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[Page 185]

and I think there are about five hundred beds. It's a funny thing but Doctor Burge of Waverley who came in charge of us from Australia is working here now and has charge of me. He says that the sinew of my leg is cut and that it will be some time before my leg is right again. They are nearly all cripples here you know, not permanently of course some of us anyway with arms off, legs off, some with only one eye and some without any, but we are all happy and attend the different concerts here given by the European residents here in conjunction with the soldiers. Every Sunday afternoon a band comes here, and plays and I understand that the Red Cross pay them.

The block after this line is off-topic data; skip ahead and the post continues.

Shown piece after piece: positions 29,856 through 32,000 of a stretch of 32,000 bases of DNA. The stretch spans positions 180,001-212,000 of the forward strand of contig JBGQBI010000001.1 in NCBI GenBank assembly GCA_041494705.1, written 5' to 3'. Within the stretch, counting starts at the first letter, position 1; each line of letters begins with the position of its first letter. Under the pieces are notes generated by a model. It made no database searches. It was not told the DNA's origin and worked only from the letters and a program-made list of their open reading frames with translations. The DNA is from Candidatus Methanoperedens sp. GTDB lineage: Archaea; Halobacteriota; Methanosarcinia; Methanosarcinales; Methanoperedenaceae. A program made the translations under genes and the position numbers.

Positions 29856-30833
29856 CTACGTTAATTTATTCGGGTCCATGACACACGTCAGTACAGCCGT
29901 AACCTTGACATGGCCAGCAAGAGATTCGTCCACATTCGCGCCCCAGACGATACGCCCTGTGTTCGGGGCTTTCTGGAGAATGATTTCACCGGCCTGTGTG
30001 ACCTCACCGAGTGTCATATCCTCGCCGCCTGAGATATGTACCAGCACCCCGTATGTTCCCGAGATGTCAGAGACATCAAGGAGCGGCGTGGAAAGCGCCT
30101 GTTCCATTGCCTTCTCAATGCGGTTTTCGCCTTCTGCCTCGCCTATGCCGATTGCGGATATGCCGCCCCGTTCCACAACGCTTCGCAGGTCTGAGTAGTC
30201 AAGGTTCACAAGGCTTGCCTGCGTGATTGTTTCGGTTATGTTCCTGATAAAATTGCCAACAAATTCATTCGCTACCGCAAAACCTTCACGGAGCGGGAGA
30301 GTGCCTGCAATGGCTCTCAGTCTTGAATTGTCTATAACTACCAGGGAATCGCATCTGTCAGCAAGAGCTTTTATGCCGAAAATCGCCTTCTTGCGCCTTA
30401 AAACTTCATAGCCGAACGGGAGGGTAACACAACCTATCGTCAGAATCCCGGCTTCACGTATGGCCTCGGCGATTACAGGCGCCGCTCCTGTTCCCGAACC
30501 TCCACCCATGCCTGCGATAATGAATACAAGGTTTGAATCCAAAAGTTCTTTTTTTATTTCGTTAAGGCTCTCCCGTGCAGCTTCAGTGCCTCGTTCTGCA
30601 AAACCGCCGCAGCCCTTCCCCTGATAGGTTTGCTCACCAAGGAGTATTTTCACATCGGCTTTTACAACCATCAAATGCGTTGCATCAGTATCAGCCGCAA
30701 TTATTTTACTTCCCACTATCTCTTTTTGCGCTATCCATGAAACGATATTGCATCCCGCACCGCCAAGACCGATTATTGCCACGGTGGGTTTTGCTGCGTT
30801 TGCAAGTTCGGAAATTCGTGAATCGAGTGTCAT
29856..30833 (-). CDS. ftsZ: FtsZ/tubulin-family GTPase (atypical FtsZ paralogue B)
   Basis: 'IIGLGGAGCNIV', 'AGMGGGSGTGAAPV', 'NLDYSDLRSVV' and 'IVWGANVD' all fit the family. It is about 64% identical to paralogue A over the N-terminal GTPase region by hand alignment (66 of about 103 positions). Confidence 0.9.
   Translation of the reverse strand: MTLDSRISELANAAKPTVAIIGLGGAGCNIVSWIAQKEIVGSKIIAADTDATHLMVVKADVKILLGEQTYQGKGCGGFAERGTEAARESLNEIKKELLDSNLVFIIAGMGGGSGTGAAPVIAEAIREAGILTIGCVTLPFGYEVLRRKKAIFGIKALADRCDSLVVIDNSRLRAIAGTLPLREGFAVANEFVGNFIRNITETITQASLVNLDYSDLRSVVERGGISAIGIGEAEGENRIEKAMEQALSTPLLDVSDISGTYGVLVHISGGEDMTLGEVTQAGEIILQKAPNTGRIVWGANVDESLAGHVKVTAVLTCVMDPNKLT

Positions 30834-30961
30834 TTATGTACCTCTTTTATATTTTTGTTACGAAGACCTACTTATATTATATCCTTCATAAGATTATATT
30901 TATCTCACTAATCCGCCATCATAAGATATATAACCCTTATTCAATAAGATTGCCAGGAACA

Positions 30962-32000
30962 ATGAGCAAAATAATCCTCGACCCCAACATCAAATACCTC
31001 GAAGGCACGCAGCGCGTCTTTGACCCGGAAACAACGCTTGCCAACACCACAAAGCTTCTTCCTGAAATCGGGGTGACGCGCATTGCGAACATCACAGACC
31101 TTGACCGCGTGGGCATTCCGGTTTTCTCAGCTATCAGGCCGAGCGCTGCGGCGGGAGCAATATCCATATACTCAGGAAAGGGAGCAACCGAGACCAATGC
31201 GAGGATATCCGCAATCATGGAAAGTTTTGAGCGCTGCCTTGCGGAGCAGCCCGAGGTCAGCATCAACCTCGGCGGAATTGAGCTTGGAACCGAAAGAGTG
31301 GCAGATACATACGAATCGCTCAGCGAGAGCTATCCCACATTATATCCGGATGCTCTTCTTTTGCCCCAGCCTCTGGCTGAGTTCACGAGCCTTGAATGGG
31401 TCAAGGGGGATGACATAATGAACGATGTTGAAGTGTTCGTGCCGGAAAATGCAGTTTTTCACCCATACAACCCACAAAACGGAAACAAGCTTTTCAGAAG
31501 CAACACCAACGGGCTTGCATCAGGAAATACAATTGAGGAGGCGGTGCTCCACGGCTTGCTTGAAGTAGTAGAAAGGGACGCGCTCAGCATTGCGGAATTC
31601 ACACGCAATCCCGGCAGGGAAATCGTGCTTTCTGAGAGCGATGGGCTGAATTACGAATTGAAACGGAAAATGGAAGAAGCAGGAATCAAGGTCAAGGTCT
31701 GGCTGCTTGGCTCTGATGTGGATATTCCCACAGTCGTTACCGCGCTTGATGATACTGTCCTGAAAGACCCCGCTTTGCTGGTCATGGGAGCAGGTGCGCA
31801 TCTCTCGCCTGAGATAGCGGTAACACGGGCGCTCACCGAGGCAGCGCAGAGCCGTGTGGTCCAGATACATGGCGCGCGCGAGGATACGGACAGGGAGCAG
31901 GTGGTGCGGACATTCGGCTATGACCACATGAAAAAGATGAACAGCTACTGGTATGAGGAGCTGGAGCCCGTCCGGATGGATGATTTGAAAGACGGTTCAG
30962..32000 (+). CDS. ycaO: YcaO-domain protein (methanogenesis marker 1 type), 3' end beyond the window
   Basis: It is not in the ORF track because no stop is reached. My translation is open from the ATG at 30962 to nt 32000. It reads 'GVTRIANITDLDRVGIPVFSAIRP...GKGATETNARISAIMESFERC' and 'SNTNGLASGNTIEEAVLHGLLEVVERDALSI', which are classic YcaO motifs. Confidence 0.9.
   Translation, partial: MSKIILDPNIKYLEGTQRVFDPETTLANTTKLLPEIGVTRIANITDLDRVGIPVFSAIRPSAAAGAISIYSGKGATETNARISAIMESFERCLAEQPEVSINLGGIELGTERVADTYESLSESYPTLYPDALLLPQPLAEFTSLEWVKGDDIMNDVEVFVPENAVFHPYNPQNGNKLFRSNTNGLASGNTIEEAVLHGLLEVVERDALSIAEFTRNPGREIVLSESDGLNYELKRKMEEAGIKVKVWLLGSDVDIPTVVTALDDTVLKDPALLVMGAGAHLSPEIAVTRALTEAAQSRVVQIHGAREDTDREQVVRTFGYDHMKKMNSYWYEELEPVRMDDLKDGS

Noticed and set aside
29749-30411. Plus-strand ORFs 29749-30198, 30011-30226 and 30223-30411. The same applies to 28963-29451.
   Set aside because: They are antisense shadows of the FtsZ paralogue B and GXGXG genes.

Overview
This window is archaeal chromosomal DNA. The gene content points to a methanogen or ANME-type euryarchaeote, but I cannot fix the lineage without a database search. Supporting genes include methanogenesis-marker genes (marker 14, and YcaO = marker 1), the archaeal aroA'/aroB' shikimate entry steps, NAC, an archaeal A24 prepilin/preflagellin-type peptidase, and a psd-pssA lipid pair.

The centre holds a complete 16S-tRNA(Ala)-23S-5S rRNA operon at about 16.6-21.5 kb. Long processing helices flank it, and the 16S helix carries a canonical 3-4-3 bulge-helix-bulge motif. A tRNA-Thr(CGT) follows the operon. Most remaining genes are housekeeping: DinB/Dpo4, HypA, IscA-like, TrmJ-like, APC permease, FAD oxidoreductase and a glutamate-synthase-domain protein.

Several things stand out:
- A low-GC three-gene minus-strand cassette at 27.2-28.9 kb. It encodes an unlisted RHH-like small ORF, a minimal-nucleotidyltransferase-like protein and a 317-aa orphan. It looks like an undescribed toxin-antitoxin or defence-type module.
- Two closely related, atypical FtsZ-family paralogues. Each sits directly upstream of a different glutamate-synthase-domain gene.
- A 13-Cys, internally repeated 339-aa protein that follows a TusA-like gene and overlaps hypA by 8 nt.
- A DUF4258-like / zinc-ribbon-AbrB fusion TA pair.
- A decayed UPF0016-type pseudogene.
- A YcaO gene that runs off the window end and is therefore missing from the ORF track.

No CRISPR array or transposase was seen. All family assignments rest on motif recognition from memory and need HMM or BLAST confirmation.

This is a bonny place to stop, nice and quiet you know after Gallipoli, no shrapnel or machine guns here, but when you sit down to eat your breakfast and think of your poor cobbers left behind in the trenches, perhaps not having breakfast, or still worse lying wounded in some place and not

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